Thursday, January 15, 2009
If you don't know...
I know this isn't anything anyone is going to want to read, but I guess that's why it's the Rob Report and not the Kofi Report. But, as you may be aware, U2 has a new album out March 3 and so, between now and then to get us prepared, I wanted throw up a few U2-centric lists on the old blog.
To kick things off, I present Rob's 10 Most Underrated and Underappriciated U2 Songs. These are the tracks that either time forgot, time wrote off or time was so busy listening to the new Icehouse that it didn't realize side 2 on that latest U2 album had some really great stuff.
We'll divide the list in two -- like a good LP. The first half will be overlooked songs from proper studio albums. The second will be lesser-known B-sides and other extracurricular activities.
So without any further ado (in no particular order), let's get started:
10. "Drowning Man," track 5 from 1983's "War." This is easily one of the most gorgeous songs U2 has ever recorded. It's a quiet and almost ethereal tune that's made all the most haunting by Edge's decision to use an acoustic guitar through most of the song. And behind it all is this thundering drum and bassline that just pulls the song further and further into the ground. It gets lost easily amid the tumult of "Sunday Bloody Sunday," "New Year's Day" and "Two Hearts Beat as One." But you go back and listen to it and realize it's just as powerful as those songs. And then you wonder, why have I never heard this before?
9. "Do You Feel Loved," track 2 from 1997's "Pop." In all honesty, just about anything off "Pop" would probably fit on this list. By far U2's most underrated album, "Pop" is a dizzy, dark and emotional record that includes some of the band's best songwriting and over-the-top sonic experiments. They don't all work -- for which the album was quickly written off and scorned by critics and fans alike. But then you put the disc on and "Do You Feel Loved" comes up you're sucked right in. It's got a great buzzy little guitar hook, lush, lush production and some of the best lyrics Bono has written. "With my teeth at your back/And my tongue to tell you the sweetest lies/Do you feel loved."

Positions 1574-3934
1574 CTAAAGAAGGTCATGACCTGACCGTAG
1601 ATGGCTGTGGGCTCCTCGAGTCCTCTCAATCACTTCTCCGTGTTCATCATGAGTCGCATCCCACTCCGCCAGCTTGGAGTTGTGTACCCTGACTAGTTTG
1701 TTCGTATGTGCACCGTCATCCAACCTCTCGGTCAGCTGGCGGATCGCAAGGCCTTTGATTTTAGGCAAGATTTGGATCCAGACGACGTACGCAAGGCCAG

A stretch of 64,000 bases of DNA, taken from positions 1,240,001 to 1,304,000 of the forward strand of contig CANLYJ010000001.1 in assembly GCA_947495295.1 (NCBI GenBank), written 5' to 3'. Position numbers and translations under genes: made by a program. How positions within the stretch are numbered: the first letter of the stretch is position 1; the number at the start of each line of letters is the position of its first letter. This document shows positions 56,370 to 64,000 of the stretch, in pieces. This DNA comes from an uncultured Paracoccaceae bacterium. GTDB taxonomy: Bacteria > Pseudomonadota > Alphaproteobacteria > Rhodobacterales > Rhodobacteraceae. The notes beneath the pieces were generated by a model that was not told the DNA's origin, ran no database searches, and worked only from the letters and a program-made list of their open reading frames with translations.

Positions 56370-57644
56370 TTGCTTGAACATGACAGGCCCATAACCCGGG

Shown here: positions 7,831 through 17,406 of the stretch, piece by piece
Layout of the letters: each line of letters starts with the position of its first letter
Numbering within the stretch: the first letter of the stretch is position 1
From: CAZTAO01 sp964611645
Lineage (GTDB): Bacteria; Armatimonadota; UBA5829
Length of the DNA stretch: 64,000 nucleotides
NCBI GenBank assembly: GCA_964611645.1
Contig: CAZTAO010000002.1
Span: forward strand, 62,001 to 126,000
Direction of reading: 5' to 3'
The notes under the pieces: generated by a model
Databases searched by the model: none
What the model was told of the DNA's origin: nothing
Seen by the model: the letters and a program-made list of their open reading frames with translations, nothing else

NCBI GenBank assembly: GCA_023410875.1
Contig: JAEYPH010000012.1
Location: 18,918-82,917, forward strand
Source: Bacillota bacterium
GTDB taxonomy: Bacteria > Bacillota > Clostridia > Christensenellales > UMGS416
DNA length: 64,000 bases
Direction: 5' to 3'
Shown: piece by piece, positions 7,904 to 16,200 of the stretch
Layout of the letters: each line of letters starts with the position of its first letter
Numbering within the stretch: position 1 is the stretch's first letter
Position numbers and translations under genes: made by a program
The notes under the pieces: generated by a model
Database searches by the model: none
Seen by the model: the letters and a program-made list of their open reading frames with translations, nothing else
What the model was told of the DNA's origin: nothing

8. "Rejoice," track 4 from 1981's "October." U2's other forgotten album, "October" admittedly has more emotion and energy than it does stand-out songs. That being said, it's got a couple hidden gems. Among them is "Rejoice," an upbeat anthem that pulses along with this expansive, heavy drumming from Larry and one of Edge's least known but catchiest guitar hooks that kicks in during the song's final third.
7. "Another Time, Another Place," track 9 from 1980's "Boy." It's hard to claim any track from "Boy" is underappreciated or forgotten, but "Another Time, Another Place" probably comes closer than anything else, falling between "Stories for Boys" and "The Electric Co." and so usually skipped over as listeners work through the album. But it's a great example of how, with a great chorus, a mediocre song can really transcend to solid, catchy pop tune. It's hard to keep from just busting out and singing when Bono starts wailing, "Another time/Another place/We lie/Another child has lost the race."